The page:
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Derek Walcott (1930~ )

Derek Walcott (1930~ )

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Derek Walcott (1930~ )

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  1. Derek Walcott (1930~ ) “A Far Cry From Africa”

  2. Derek Walcott (1930- ) • St. Mary College in St. Lucia, the University in Jamaica • The founder of the Trinidad Theater Workshop • Writing poetry at eighteen • West Indian poet and playwright ~ the Caribbean cultural experience.

  3. Derek Walcott • African and European roots– grandmothers were both black, and both grandfathers were white. • The winner of Nobel Prize for Literature in 1992 “Omeros”(1990)

  4. Major Themes • binary oppositions: white and black, colonizer and colonizer, British and West Indian synthesis - a resolution of his hybrid identity • Odyssey: voyaging, travel through cultures and space; “Omeros”--Walcott's intention is to bring forth "the Homeric quality of Caribbean life"

  5. “A Far Cry from Africa” • The conflict between Walcott’s loyalties to Africa and to Britain • The inability to resolve the paradox of his hybrid inheritance.

  6. “A Far Cry From Africa” A wind is ruffling the tawny pelt Of Africa. Kikuyu, quick as flies Batten upon the bloodstreams of the veldt.Corpses are scattered through a paradise. 5 Only the worm, colonel of carrion, cries: Waste no compassion on these separate dead' Statistics justify and scholars seize The salients of colonial policy. What is that to the white child hacked in bed? 10 To savages, expendable as Jews? • 1: Refers to the Mau Mau Uprising • 2-6: Bloody battle between European settlers and the native Kikuyu tribe • 5:The authoritative British

  7. “A Far Cry from Africa” Threshed out by beaters, the long rushes break In a white dust of ibises whose cries Have wheeled since civilization's dawn From the parched river or beast-teeming plain;15 The violence of beast on beast is read As natural law, but upright man Seeks his divinity by inflicting pain. Delirious as these worried beasts, his wars Dance to the tightened carcass of a drum,20 While he calls courage still, that native dread Of the white peace contracted by the dead. • 1-21: Refer to the Kenyan conflict

  8. “A Far Cry from Africa” Again brutish necessity wipes its hands Upon the napkin of a dirty cause, again A waste of our compassion, as with Spain.25 The gorilla wrestles with the superman. I who am poisoned with the blood of both, Where shall I turn, divided to the vein? • 25: An empirical comparison of the two cultures • 26-27: A negative view of his hybridism--isolation

  9. “A Far Cry from Africa” I who have cursed The drunken officer of British rule, how choose30 Between this Africa and the English tongue I love? Betray them both, or give back what they give? How can I face such slaughter and be cool? How can I turn from Africa and live? • 30-31: Search for a legitimate identity • 32-33: A sense of guilt arises from divided loyalties.

  10. “The Glory Trumpeter” • His uncle, Eddie, returns to the islands from the States after working very hard.

  11. “The Glory Trumpeter” • Through “Georgia on My Mind” or “Jesus Saves” • With the same fury of indifference • If what propelled such frenzy was despair • Old Eddie was feeling very unhappy; his energy is the same throughout each song.

  12. “The Glory Trumpeter” • The Sunday comics sprawled out on her floor, • Sent from the States, had a particular odour • A smell of money mingled with man’s sweat. • Eddie make money from working in the American, because the island is hardly have job.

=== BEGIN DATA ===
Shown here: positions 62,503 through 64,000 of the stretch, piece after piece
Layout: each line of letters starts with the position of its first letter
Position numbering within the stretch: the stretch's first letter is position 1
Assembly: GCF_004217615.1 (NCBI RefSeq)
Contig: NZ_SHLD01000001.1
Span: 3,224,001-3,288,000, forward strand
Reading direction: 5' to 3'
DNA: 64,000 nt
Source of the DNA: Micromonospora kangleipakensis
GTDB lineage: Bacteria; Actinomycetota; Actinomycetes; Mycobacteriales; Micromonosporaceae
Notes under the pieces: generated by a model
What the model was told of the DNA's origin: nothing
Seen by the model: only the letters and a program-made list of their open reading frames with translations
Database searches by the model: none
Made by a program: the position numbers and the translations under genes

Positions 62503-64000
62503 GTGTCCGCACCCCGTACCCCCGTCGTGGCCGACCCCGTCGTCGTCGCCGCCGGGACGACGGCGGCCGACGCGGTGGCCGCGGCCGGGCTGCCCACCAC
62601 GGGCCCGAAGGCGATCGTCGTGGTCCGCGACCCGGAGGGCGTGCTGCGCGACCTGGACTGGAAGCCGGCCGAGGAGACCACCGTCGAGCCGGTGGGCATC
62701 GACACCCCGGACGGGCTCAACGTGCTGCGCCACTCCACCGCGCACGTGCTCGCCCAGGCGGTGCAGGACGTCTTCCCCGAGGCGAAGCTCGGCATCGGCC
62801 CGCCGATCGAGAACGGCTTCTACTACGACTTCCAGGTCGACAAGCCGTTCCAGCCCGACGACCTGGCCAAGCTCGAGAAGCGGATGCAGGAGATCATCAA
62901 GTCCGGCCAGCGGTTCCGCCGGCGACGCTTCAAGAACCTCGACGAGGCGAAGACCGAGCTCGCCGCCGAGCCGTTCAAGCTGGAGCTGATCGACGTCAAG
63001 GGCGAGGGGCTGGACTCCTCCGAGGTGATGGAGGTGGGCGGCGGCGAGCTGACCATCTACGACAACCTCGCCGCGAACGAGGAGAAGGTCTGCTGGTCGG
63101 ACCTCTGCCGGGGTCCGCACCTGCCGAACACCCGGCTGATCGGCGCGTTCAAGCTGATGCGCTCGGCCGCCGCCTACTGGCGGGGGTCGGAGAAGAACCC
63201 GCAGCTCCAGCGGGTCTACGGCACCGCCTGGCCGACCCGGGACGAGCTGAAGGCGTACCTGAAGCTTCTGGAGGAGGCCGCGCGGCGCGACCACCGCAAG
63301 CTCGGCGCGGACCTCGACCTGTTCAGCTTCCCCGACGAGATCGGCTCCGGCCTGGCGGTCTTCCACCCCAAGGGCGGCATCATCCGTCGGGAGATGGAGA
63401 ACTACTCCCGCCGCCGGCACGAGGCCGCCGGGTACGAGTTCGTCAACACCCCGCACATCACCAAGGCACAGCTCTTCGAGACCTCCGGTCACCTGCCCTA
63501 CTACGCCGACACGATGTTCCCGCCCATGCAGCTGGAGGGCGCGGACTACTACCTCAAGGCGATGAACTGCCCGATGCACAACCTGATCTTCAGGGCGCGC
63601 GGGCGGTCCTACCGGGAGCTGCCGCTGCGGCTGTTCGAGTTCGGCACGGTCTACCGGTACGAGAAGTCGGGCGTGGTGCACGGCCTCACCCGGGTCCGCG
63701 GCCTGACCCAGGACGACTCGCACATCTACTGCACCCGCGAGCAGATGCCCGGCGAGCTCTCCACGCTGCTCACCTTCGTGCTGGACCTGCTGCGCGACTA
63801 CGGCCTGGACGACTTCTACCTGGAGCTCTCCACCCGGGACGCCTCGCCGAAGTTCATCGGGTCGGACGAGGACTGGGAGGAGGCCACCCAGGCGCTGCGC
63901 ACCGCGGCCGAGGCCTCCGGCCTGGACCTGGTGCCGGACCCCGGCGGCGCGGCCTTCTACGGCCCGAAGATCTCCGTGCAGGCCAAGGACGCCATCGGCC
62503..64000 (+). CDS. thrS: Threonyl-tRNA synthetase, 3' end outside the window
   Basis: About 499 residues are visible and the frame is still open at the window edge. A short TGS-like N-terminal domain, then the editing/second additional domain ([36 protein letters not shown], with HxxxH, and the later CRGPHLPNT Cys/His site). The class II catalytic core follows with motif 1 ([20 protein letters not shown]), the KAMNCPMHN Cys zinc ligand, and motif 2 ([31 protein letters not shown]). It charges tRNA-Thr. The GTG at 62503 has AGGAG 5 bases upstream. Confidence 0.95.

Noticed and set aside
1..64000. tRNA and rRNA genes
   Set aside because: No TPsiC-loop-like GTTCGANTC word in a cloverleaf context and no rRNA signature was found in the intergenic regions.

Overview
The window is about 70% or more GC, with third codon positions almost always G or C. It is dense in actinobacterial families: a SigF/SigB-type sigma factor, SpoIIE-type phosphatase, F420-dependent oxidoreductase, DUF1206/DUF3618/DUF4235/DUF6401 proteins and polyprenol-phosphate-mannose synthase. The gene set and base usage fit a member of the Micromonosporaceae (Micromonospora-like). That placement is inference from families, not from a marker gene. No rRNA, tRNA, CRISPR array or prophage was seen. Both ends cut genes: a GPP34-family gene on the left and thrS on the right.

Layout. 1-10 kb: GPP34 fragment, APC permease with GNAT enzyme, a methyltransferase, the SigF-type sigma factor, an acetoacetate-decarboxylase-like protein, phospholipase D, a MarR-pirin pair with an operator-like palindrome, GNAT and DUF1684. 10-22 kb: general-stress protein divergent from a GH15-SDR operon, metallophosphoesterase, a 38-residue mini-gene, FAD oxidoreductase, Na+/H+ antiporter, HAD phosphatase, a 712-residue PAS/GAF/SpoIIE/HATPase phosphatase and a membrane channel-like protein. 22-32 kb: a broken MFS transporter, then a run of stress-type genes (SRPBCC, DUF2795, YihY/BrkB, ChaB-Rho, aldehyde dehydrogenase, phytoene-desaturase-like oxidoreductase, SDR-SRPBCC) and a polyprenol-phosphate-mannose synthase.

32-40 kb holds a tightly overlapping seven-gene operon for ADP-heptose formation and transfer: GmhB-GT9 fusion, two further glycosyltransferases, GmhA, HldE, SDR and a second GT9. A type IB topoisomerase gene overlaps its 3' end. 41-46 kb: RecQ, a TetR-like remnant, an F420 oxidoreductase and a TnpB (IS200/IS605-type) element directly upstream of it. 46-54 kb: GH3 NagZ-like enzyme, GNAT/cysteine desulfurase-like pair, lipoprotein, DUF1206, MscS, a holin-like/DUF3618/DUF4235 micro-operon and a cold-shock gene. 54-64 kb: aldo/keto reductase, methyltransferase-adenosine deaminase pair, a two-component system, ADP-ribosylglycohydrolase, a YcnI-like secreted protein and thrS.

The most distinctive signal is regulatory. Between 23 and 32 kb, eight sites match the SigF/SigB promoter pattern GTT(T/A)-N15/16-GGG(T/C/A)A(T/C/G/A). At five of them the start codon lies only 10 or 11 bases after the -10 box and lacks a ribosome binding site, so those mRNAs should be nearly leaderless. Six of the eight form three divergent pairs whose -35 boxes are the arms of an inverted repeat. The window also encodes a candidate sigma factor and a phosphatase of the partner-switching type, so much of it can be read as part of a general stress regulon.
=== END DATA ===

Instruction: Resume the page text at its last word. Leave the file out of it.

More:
13. “The Glory Trumpeter” • The horn of plenty through a bitter cup, • In lonely exaltation blaming me • For all whom race and exile have defeated • For my own uncle in America, • That living there I never could look up. • Making money in the American was a bitter experience.

  14. Mississippi • The first branch of the Ku Klux Klan was established in Pulaski, Tennessee, in May, 1866. Most of the leaders were former members. Ku Klux Klan

  15. “Midsummer” • Certain things here are quietly American- • that chain-link fence dividing the absent roars • of the beach from the empty ball park • muttering the word umpire instead of empire • Anti-American

  16. “Midsummer” • The gray, metal light where an early pelican • Coasts, with its engine off, over the pink fire • gray- the gray metallic color of an airplane and also the gray light of dawn • Pink fire- a painting of a sunrise, or perhaps a sunset, over the waters of the Caribbean.

  17. “Midsummer” • illegal immigrants from unlucky islands • who envy the smallest polyp its right to work • The right to work is important that behind a life’s work one gives it value in the face of death.

  18. “Midsummer” • This drizzle that falls now is American rain, • Stitching stars in the sand • rain- American • Indicating a new set of conquerors over the island

  19. “Midsummer” • I fear what the migrant envies: • the starry pattern they make- the flag on the post office- • the quality of the dirt, the fealty changing under my foot. • The migrants illegally immigrate, try and find work under American control

  20. Works Cited • “A Far Cry from Africa Summary & Essays - Derek Walcott.” eNotes Lookup Tip. 17 Mar 2006 <>. • The Academy of American Poets. “Derek Walcott” 16 Mar 2006 <>. • Anette Horn. “Jump and other Stories by Nadine Gordimer” 17 Mar 2006 <>.

  21. Works Cited • Bradley, Heather M. “Conflicting Loyalties in A Far Cry from Africa.” 17 Mar 2006 <>. • Derek Walcott. “A Far Cry from Africa Study Guide.” 17 Mar 2006 <>. • Derek Walcott. The Norton Anthology of English Literature. Ed. Abrams, M. A., et al. 7th ed. Vol. 2. New York: Norton, 2000. 2580-81. • “Walcott, Derek.” Britannica. 16 Mar.2006<>.